The server is expecting a Terracotta database with a compatible version, but is finding one with non-compatible version. This usually occurs when starting a Terracotta server with an older version of the database. Note that this can only occur with servers in the permanent-store persistence mode.
If you've integrated a Terracotta product with a framework such as Spring or Hibernate and are getting one of these exceptions, make sure that an older version of that Terracotta product isn't on the classpath. With Maven involved, sometimes an older version of a Terracotta product is specified in a framework's POM and ends up ahead of the current version you've specified. You can use tools such as jconsole or jvisualvm to debug, or specify
-XX:+TraceClassLoading on the command line.
These two problems are related to starting Java from a location different than the value of JAVA_HOME. To avoid the Hyperic error and restore metrics to the Terracotta consoles, invoke Java from the location specified by JAVA_HOME.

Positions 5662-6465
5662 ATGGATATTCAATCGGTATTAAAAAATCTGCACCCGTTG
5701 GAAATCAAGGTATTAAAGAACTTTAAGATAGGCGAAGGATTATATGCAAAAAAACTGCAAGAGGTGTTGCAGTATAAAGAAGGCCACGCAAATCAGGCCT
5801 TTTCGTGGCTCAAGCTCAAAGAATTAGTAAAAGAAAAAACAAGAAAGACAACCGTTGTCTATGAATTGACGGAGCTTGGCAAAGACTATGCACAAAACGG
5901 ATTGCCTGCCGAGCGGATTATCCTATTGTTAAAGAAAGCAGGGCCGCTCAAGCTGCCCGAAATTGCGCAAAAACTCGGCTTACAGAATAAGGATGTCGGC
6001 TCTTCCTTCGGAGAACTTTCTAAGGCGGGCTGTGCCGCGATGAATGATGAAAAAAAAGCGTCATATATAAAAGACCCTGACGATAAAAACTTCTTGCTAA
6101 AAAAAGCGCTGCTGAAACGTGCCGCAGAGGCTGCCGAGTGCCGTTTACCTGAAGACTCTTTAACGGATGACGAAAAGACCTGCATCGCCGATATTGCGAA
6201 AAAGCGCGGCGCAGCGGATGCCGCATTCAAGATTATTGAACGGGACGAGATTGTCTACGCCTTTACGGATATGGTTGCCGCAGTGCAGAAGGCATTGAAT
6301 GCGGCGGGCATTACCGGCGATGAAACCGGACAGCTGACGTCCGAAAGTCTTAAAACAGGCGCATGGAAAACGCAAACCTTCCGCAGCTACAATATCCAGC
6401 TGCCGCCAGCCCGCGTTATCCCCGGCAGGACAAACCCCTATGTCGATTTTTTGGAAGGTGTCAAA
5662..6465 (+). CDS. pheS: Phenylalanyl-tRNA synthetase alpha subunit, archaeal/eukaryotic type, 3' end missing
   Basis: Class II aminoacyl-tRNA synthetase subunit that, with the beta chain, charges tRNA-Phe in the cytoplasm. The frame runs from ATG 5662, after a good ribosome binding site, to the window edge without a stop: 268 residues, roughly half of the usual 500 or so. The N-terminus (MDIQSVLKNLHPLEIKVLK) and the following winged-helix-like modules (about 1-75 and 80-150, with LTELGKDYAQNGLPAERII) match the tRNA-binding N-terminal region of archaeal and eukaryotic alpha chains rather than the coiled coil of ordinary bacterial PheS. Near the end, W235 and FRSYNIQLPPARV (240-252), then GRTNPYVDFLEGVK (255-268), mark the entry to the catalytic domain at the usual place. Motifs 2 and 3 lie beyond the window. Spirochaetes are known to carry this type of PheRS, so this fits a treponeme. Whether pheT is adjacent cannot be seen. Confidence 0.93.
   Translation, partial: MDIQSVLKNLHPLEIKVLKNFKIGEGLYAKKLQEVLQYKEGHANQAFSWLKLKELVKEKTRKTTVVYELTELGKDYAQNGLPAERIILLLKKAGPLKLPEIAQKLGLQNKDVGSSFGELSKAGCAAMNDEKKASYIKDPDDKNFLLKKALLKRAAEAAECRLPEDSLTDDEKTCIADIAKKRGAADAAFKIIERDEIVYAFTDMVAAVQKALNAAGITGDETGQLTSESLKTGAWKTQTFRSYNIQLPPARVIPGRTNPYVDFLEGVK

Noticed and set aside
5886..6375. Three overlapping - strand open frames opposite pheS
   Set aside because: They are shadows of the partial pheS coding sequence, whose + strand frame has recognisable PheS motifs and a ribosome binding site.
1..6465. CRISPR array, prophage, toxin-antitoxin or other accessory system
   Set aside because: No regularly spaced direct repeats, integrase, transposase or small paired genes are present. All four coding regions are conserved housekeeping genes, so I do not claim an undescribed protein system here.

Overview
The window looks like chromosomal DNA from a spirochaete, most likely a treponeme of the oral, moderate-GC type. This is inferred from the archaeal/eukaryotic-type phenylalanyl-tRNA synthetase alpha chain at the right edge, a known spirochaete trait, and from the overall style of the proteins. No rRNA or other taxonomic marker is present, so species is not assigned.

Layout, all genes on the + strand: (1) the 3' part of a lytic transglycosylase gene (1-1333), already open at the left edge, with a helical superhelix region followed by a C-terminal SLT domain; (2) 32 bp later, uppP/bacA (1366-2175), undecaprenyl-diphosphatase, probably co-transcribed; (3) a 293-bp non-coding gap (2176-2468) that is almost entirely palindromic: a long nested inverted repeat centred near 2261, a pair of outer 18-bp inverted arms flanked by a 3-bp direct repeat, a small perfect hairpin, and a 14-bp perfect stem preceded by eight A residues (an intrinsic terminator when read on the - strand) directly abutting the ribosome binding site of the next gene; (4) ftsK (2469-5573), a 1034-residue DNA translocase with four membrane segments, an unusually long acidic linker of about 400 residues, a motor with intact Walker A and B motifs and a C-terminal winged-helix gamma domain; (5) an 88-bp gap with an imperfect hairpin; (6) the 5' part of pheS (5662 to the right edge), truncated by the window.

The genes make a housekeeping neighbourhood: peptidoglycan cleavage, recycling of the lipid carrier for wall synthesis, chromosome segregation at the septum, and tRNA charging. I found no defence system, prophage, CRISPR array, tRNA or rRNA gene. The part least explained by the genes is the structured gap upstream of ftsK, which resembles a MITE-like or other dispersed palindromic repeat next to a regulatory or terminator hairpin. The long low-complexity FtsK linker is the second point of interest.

You may get an error similar to the following when a Terracotta server fails to start:
Error Message: Starting BootJarTool... 2008-10-08 10:29:29,278 INFO - Terracotta 2.7.0, as of 20081001-101049 (Revision 10251 by cruise@rh4mo0 from 2.7) 2008-10-08 10:29:30,459 FATAL - ******************************************************************************* The configuration data in the file at '/opt/terracotta/conf/tc-config.xml' does not obey the Terracotta schema: : Line 8, column 3: Element not allowed: server in element servers *******************************************************************************
This error occurs when there's a schema violation in the Terracotta configuration file, at the line indicated by the error text. To confirm that your configuration file follows the required schema, see the schema file included with the Terracotta kit. The kit includes schema files (*.xsd) for Terracotta, Ehcache, and Quartz configurations.
If a newly started passive (backup) Terracotta server fails with an error similar to